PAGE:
17 August 2016 Optical design considerations and raytracing results for the Arcus grating spectrometer concept
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Arcus is a mission concept for a next generation X-ray grating spectrometer. It will offer spectral resolution (λ/▵λ) greater than 2000 combined with over 500 cm2 of effective area in the 2.1-2.4 nm bandpass. These capabilities will elucidate the cycle of baryonic matter in and out of galaxies, the means by which supermassive black holes influence their surroundings, and the early formation and evolution of solar systems. We present the overall optical design of the mission, which features four arrays of silicon pore optics modules with four matching arrays of off-plane reflection grating modules. These optics disperse the incident X-rays over the 12 m focal length in four separate conical diffraction patterns onto CCD arrays at the focal plane. Each array of optics is an azimuthal sub-aperture of the typical Wolter telescope design, enabling enhanced spectral resolution due to an asymmetric point spread function. The theoretical spectral resolution, effective area, and alignment tolerances have been determined via raytrace modeling.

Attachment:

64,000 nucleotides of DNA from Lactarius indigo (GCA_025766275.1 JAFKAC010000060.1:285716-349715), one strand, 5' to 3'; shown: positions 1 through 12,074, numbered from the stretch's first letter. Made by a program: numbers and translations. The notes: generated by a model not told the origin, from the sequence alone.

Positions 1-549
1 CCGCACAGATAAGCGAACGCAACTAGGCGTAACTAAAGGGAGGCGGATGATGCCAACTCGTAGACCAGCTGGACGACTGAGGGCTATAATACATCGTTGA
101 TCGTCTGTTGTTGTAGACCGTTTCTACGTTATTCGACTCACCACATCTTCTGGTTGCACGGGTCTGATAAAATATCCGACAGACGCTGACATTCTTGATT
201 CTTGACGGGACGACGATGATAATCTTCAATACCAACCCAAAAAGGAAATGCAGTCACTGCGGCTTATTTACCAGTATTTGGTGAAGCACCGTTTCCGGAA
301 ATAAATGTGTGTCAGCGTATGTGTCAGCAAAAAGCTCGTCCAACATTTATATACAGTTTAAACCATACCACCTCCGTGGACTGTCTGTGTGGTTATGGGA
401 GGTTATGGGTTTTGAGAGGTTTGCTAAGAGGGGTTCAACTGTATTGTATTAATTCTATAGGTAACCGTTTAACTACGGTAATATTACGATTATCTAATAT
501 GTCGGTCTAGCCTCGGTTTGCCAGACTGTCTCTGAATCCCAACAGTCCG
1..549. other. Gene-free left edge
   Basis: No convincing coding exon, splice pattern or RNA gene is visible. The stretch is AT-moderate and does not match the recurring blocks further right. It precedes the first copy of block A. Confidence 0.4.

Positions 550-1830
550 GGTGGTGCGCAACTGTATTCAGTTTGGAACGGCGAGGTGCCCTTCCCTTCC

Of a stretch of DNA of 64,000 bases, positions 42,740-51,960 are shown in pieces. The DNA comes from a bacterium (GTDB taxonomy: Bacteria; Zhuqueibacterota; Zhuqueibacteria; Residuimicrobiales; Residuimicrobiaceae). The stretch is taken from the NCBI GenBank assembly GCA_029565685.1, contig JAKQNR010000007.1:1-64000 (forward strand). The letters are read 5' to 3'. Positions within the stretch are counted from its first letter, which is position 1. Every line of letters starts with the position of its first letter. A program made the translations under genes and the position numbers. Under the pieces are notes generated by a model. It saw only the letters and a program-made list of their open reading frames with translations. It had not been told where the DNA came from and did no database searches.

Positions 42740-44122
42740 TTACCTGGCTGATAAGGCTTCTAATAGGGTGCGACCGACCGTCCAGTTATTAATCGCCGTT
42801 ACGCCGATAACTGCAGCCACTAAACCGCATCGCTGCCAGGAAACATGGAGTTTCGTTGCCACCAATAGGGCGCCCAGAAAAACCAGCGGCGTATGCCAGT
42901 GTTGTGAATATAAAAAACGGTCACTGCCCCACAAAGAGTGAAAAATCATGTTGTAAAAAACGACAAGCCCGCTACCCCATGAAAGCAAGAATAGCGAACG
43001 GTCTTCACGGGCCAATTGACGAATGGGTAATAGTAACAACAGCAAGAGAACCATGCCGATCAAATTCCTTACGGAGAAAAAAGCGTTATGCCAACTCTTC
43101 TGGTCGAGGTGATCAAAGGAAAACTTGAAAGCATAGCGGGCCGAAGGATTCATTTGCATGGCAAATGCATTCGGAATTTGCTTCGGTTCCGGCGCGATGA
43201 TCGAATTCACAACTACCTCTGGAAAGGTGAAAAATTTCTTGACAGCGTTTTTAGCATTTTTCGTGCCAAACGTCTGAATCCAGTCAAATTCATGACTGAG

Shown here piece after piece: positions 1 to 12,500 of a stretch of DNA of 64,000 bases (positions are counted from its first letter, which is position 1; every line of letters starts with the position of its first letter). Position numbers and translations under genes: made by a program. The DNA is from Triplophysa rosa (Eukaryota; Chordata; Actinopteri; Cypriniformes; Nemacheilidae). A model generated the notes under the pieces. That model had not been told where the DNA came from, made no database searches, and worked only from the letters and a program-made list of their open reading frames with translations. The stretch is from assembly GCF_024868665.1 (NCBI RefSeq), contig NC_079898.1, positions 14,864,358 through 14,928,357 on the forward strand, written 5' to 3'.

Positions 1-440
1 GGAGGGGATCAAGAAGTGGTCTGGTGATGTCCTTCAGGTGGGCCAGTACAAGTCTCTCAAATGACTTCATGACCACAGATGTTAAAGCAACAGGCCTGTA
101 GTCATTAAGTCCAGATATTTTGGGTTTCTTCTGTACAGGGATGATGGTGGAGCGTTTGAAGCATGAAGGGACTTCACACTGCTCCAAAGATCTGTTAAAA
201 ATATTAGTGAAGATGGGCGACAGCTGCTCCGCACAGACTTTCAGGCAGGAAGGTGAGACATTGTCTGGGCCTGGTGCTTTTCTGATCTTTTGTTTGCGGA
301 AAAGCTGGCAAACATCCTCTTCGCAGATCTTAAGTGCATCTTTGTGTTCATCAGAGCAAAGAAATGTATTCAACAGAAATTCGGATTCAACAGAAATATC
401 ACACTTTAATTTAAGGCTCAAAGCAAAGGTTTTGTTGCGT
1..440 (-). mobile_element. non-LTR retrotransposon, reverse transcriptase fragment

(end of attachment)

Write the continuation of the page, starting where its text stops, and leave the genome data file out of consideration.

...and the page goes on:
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Ryan Allured, Ryan Allured, Randall L. McEntaffer, Randall L. McEntaffer, Edward Hertz, Edward Hertz, Peter N. Cheimets, Peter N. Cheimets, Randall K. Smith, Randall K. Smith, "Optical design considerations and raytracing results for the Arcus grating spectrometer concept", Proc. SPIE 9905, Space Telescopes and Instrumentation 2016: Ultraviolet to Gamma Ray, 99054O (17 August 2016); doi: 10.1117/12.2233763; https://doi.org/10.1117/12.2233763

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